• INDIANAPOLIS – Democrats may not like what I am about to say, but we need to hear it.  Clearly women have woken up and donned their pussy hats, protesting, meeting, marching and learning how to more effectively influence good public policy in our state. Invigorated participation in politics is a very good thing, particularly here in Indiana where we have such traditionally low voter turnout.  That said, although the Democrat Party is supposed to be the party of inclusion, I have to express sincere appreciation for our Indiana Republicans in this regard. They just get it better than we do. Even though most members of my party (and others) may hold issue with the opposition’s approach to a number of issues that resonate mostly with females, we all have to admire the opportunity that the Indiana Republican Party has afforded women in our state.  This does not happen by accident.  Yes, women Democrats may have invigorated interest and participation, but we have no organized program to help women learn how to channel their interest and energy in this regard as effectively as possible.
  • INDIANAPOLIS – There has been a great deal of controversy and legislation to address voter fraud here in Indiana and now nationally in the recent and very recent past. In fact, since 2005, Indiana has had one of the most stringent voter ID laws in the country. Long before the issue of fraud was raised in the recent national election, here Indiana we’ve attempted to legislate even more prescriptive law, even though as U.S. Supreme Court Justice John Paul Stevens, writing for the Supreme Court’s majority that held up the law’s constitutionality in Crawford v. Marion County Election Board, said that “the record contains no evidence of any such fraud actually occurring in Indiana at any time in its history.” OK. We all get that the American political landscape since then has changed significantly, and we struggle to understand how and why.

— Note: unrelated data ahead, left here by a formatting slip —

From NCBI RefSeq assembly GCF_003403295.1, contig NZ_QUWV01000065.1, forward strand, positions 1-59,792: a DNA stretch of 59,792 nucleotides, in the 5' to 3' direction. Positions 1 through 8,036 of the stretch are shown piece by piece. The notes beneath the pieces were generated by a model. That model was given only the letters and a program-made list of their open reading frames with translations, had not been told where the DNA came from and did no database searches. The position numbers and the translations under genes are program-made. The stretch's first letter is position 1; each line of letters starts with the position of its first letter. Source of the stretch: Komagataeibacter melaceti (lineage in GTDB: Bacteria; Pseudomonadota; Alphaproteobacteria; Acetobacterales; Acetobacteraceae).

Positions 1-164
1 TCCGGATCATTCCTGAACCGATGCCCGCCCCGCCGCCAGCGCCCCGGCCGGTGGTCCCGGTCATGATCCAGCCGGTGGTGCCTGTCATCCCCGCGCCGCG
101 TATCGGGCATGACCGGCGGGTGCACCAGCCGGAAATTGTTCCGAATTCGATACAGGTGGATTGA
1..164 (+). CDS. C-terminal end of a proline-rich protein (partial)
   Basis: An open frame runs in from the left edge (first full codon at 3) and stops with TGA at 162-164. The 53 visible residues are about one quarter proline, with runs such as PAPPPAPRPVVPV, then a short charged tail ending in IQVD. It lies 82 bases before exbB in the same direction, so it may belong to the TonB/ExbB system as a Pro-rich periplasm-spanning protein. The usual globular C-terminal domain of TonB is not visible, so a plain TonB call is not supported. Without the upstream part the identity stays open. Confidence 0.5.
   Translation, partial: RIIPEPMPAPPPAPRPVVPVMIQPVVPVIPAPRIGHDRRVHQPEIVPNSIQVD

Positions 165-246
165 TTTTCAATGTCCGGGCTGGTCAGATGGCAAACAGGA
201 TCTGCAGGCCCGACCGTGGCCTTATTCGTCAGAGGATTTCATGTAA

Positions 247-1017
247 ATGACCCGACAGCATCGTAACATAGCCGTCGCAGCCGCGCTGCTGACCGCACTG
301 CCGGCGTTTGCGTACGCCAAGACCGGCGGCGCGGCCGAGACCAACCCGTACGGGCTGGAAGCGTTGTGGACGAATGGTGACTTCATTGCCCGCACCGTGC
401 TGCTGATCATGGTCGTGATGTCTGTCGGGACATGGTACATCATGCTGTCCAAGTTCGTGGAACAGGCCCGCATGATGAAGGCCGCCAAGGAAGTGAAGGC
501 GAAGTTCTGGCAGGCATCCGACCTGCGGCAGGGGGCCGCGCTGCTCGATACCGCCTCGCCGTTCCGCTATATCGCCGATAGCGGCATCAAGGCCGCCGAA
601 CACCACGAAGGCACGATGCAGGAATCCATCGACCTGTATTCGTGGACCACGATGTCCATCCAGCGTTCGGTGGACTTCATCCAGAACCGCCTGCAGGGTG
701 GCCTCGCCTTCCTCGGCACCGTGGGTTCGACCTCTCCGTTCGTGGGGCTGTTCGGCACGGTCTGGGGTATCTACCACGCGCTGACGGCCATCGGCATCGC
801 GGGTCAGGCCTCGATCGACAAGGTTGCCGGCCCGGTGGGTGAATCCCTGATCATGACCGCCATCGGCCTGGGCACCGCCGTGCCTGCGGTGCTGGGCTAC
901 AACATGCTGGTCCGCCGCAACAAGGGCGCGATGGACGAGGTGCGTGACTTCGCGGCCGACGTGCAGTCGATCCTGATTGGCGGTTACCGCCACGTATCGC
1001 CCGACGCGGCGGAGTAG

• INDIANAPOLIS – I just have to thank Donald Trump from the bottom of my heart. When winning presidential candidates talk about “bleeding from the whatever,” and grabbing p*****s, women sit up and take notice. They listen, too, when that same candidate’s empowered daughter talks about increasing access for parents to quality daycare options.  Understandably pundits and the public continue to gape, agog and astounded by this past election, glued to the continuous news cycle that is our incoming president.   For me, I am grateful for one very important thing. Donald Trump accomplished what our first female candidate for president from a major party could not. He inspired women from both sides of the aisle to engage in the political process.  During the election cycle, I regret that we invested so much attention in the fact of Hillary Clinton’s gender rather than to issues that truly resonate with women.